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DHL Supply Chain invests €80m in biomethane production facility

f.l.t.r.: Ciaran Foley, managing director, DHL Supply Chain; Ian Logan, retail support and distribution director, Tesco; Mick Kelly, operations excellence director, DHL Supply Chain (Ireland); Alan Reville, head of transport, Tesco
f.l.t.r.: Ciaran Foley, managing director, DHL Supply Chain; Ian Logan, retail support and distribution director, Tesco; Mick Kelly, operations excellence director, DHL Supply Chain (Ireland); Alan Reville, head of transport, Tesco
DHL Supply Chain has announced plans to begin operating biomethane-fuelled trucks with an investment worth €80 million into a dedicated biomethane production facility in Cork, Ireland, run by Stream BioEnergy.
The new facility is expected to provide fuel for up to 150 trucks, resulting in an estimated annual carbon reduction of 15,000 tonnes, the equivalent of more than 38 million miles driven by an average petrol-powered passenger vehicle.
DHL has joined forces with Tesco Ireland. To support the initial vehicle roll-out and whilst production ramps up, DHL will subsidise the biomethane from other sources.
Once the new facility is fully functioning, DHL will operate 92 locally fuelled biomethane trucks across Tesco's country-wide network.
The biomethane production site at Little Island, Cork, owned and operated by Stream BioEnergy, will process 90,000 tonnes of industry and consumer food waste per annum which could otherwise have been sent to landfill.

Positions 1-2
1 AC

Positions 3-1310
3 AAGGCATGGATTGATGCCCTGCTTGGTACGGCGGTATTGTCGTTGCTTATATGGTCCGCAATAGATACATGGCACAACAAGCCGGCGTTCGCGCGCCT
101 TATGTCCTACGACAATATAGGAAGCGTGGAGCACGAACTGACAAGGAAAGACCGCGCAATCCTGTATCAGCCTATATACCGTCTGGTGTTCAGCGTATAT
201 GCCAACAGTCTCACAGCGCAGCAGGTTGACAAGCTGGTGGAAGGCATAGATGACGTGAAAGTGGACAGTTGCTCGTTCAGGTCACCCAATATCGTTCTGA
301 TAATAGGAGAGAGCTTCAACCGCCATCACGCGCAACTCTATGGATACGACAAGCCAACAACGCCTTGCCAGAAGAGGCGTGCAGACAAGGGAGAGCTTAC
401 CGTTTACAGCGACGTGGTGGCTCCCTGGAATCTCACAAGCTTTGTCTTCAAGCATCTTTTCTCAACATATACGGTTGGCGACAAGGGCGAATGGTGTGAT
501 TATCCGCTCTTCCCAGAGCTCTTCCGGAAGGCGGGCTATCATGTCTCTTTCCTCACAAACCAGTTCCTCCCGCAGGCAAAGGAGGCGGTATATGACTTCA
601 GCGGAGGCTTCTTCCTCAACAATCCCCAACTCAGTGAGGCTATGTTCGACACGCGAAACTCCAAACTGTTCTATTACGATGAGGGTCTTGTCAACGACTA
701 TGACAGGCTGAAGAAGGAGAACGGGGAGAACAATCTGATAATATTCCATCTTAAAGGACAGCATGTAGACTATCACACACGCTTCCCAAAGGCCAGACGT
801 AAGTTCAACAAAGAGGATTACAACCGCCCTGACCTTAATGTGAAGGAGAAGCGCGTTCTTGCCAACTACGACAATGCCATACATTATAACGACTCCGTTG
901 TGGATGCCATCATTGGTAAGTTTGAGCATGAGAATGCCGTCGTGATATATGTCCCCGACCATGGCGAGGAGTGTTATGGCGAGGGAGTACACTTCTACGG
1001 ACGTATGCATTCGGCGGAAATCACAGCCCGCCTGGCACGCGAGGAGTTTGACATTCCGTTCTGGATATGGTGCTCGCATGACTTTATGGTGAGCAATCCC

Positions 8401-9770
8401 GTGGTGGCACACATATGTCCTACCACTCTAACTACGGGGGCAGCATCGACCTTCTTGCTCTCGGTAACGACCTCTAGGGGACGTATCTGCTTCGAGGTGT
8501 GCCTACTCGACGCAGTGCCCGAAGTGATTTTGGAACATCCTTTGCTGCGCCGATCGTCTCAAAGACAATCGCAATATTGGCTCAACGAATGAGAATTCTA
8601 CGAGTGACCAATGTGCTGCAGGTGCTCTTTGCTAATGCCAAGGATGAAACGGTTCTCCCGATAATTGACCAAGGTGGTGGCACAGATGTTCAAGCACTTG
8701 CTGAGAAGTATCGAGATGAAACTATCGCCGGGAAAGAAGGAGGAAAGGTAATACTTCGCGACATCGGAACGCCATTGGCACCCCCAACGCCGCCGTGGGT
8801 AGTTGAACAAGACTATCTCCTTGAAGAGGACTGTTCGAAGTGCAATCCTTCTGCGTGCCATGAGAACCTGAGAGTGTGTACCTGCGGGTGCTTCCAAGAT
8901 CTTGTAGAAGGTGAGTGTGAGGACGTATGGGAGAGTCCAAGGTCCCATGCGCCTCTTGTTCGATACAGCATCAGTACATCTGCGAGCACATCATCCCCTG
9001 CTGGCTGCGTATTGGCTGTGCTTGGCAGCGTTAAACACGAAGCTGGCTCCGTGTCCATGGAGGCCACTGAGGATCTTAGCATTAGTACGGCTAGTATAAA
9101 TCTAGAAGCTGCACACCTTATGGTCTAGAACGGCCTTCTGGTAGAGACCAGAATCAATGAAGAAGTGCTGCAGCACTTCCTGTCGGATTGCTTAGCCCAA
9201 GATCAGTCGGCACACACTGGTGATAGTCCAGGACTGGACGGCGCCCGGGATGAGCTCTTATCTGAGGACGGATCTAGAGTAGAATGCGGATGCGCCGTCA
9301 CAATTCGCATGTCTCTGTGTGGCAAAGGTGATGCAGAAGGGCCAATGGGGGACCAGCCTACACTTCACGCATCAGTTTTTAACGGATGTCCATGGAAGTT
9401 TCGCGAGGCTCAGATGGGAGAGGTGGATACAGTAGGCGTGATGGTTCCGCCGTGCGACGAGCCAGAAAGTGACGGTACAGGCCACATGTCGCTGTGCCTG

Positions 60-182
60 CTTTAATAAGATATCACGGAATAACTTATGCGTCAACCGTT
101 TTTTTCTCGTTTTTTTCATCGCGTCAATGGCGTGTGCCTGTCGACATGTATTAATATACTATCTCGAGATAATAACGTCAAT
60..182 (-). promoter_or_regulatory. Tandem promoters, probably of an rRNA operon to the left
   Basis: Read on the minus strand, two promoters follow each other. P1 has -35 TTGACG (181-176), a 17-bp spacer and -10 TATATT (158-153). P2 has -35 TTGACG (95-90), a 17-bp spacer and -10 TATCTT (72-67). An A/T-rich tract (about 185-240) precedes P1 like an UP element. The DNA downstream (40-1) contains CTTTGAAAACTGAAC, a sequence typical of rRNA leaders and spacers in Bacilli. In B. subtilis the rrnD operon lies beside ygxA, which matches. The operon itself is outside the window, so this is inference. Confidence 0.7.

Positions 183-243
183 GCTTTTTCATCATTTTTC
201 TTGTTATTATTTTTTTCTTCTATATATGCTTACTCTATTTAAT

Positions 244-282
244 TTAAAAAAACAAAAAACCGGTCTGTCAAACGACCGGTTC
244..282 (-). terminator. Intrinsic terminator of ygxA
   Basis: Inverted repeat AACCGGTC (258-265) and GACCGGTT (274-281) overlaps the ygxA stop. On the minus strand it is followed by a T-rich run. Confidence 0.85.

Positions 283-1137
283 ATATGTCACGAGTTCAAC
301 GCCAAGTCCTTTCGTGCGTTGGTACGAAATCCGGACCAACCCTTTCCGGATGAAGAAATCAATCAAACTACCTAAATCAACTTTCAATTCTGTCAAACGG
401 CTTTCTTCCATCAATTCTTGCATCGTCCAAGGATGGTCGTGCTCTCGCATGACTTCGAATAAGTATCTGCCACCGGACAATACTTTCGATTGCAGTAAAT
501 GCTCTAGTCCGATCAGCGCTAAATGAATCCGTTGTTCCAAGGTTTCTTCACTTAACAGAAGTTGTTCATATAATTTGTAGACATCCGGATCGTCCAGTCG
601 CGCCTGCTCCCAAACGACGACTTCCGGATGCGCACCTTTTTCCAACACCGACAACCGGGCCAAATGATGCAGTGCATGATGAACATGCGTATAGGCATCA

The deployment of biomethane at scale requires no infrastructural upgrades to Ireland’s existing gas grid and given its capacity to be carbon neutral, biomethane is a flexible, cost-effective way to decarbonise commercial road transport.
Managing director of DHL Supply Chain, Ireland, Ciaran Foley said: "We are extremely proud to be enhancing renewable energy production here in Ireland and our collaboration with Tesco marks a significant step in our shared journey towards achieving net-zero emissions.
"Our customers' transport networks are a vital focus area when looking at how they can achieve their overall sustainability goals so by making alternative fuels a reality we can really prove our value as a strategic partner."
Tesco Ireland's retail and distribution director Ian Logan said: "We have one of the most sophisticated distribution networks in the country, and improving its efficiency and environmental impact will play an important role in our journey to net zero. Our current HGV transport fleet makes over 2,000 trips weekly, serving our growing network of 166 stores nationwide, so moving to a cleaner fuel in our value chain will play a vital role in achieving this.
"DHL's credentials in leveraging renewable transport solutions are complimented by our own strong commitment to embracing sustainable practices and driving down our emissions. We are both committed to promoting collective environmental objectives; and to advance our ambition to achieve net zero in our value chain by 2050, and indeed in our own operations by 2035."

 
f.l.t.r.: Ciaran Foley, managing director, DHL Supply Chain; Ian Logan, retail support and distribution director, Tesco; Mick Kelly, operations excellence director, DHL Supply Chain (Ireland); Alan Reville, head of transport, Tesco






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